- Tau Toxicity—Tangle-free But Tied to Inflammation
- In Tauopathy, ApoE Destroys Neurons Via Microglia
- Microglia Inflammasome Stokes Tau Phosphorylation, Tangles
- 11th ICFTD Meeting in Sydney Sorts Out Clinical Subtypes
- Curbing Innate Immunity Boosts Synapses, Cognition
- Neurons Cave When Astrocytes Heap on the Complements
- Paper Alert: Microglia Mediate Synaptic Loss in Early Alzheimer’s Disease
- Microglial Master Regulator Tunes AD Risk Gene Expression, Age of Onset
- When It Comes to Alzheimer’s Disease, Do Human Microglia Even Give a DAM?
- Most Detailed Look Yet at Activation States of Human Microglia
- Hot DAM: Specific Microglia Engulf Plaques
- Lowering Tau Tips the Brain's Balance of Excitation/Inhibition
Research Models Citations
- Onishi T, Matsumoto Y, Hattori M, Obayashi Y, Nakamura K, Yano T, Horiguchi T, Iwashita H. Early-onset cognitive deficits and axonal transport dysfunction in P301S mutant tau transgenic mice. Neurosci Res. 2014 Mar;80:76-85. Epub 2014 Jan 6 PubMed.
- Rexach JE, Polioudakis D, Yin A, Swarup V, Chang TS, Nguyen T, Sarkar A, Chen L, Huang J, Lin LC, Seeley W, Trojanowski JQ, Malhotra D, Geschwind DH. Tau Pathology Drives Dementia Risk-Associated Gene Networks toward Chronic Inflammatory States and Immunosuppression. Cell Rep. 2020 Nov 17;33(7):108398. PubMed.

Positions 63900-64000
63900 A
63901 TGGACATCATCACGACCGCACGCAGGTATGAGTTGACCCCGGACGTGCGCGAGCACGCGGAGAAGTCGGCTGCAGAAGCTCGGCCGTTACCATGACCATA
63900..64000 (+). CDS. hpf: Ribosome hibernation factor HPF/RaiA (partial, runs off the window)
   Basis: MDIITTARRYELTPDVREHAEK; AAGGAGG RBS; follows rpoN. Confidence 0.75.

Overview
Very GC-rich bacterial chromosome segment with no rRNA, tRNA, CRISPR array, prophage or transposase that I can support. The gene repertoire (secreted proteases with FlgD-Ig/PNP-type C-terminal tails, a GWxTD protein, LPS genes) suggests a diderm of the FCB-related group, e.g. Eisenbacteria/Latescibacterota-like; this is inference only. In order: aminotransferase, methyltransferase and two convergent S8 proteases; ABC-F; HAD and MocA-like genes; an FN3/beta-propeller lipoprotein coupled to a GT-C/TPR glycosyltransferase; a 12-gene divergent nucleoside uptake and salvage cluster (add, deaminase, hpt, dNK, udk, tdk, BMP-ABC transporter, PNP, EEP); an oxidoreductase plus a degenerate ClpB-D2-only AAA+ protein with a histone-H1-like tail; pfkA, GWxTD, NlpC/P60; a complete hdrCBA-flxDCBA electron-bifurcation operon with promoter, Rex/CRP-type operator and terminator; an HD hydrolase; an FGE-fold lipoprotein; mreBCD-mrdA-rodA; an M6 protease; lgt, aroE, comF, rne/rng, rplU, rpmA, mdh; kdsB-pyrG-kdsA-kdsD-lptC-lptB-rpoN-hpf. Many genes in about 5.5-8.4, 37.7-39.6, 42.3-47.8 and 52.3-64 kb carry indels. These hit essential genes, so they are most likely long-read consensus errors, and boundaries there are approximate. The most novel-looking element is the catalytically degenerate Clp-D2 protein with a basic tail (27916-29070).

- Marciniak E, Leboucher A, Caron E, Ahmed T, Tailleux A, Dumont J, Issad T, Gerhardt E, Pagesy P, Vileno M, Bournonville C, Hamdane M, Bantubungi K, Lancel S, Demeyer D, Eddarkaoui S, Vallez E, Vieau D, Humez S, Faivre E, Grenier-Boley B, Outeiro TF, Staels B, Amouyel P, Balschun D, Buee L, Blum D. Tau deletion promotes brain insulin resistance. J Exp Med. 2017 Aug 7;214(8):2257-2269. Epub 2017 Jun 26 PubMed.
- Tai C, Chang CW, Yu GQ, Lopez I, Yu X, Wang X, Guo W, Mucke L. Tau Reduction Prevents Key Features of Autism in Mouse Models. Neuron. 2020 May 6;106(3):421-437.e11. Epub 2020 Mar 2 PubMed.
- Das M, Mao W, Shao E, Tamhankar S, Yu GQ, Yu X, Ho K, Wang X, Wang J, Mucke L. Interdependence of neural network dysfunction and microglial alterations in Alzheimer's disease-related models. iScience. 2021 Nov 19;24(11):103245. Epub 2021 Oct 7 PubMed.